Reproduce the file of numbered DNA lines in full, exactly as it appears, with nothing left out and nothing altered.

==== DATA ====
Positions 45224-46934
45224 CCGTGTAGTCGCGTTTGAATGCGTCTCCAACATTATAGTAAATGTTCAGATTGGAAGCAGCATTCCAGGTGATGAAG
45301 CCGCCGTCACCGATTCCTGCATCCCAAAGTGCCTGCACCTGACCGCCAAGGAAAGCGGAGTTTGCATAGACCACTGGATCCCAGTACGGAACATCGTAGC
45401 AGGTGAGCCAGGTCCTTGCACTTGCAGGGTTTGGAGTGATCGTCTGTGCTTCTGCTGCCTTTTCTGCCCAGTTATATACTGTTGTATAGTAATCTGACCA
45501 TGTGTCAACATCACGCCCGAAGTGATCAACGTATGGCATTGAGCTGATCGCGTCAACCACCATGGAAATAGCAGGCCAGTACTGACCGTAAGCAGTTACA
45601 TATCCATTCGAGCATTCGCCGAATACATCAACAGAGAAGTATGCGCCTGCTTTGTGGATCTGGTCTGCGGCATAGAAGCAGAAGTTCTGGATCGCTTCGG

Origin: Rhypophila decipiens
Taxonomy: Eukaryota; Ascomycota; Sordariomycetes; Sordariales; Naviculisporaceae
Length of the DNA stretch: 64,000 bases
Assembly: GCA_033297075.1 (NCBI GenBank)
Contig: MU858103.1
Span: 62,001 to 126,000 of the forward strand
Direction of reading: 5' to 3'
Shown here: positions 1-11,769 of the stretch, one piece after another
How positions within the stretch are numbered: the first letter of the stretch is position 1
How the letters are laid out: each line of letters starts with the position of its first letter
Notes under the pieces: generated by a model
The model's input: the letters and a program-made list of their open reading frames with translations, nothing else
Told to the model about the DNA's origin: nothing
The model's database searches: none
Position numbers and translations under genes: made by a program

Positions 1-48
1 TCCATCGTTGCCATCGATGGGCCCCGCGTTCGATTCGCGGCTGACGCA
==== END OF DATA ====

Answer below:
Positions 45224-46934
45224 CCGTGTAGTCGCGTTTGAATGCGTCTCCAACATTATAGTAAATGTTCAGATTGGAAGCAGCATTCCAGGTGATGAAG
45301 CCGCCGTCACCGATTCCTGCATCCCAAAGTGCCTGCACCTGACCGCCAAGGAAAGCGGAGTTTGCATAGACCACTGGATCCCAGTACGGAACATCGTAGC
45401 AGGTGAGCCAGGTCCTTGCACTTGCAGGGTTTGGAGTGATCGTCTGTGCTTCTGCTGCCTTTTCTGCCCAGTTATATACTGTTGTATAGTAATCTGACCA
45501 TGTGTCAACATCACGCCCGAAGTGATCAACGTATGGCATTGAGCTGATCGCGTCAACCACCATGGAAATAGCAGGCCAGTACTGACCGTAAGCAGTTACA
45601 TATCCATTCGAGCATTCGCCGAATACATCAACAGAGAAGTATGCGCCTGCTTTGTGGATCTGGTCTGCGGCATAGAAGCAGAAGTTCTGGATCGCTTCGG

Origin: Rhypophila decipiens
Taxonomy: Eukaryota; Ascomycota; Sordariomycetes; Sordariales; Naviculisporaceae
Length of the DNA stretch: 64,000 bases
Assembly: GCA_033297075.1 (NCBI GenBank)
Contig: MU858103.1
Span: 62,001 to 126,000 of the forward strand
Direction of reading: 5' to 3'
Shown here: positions 1-11,769 of the stretch, one piece after another
How positions within the stretch are numbered: the first letter of the stretch is position 1
How the letters are laid out: each line of letters starts with the position of its first letter
Notes under the pieces: generated by a model
The model's input: the letters and a program-made list of their open reading frames with translations, nothing else
Told to the model about the DNA's origin: nothing
The model's database searches: none
Position numbers and translations under genes: made by a program

Positions 1-48
1 TCCATCGTTGCCATCGATGGGCCCCGCGTTCGATTCGCGGCTGACGCA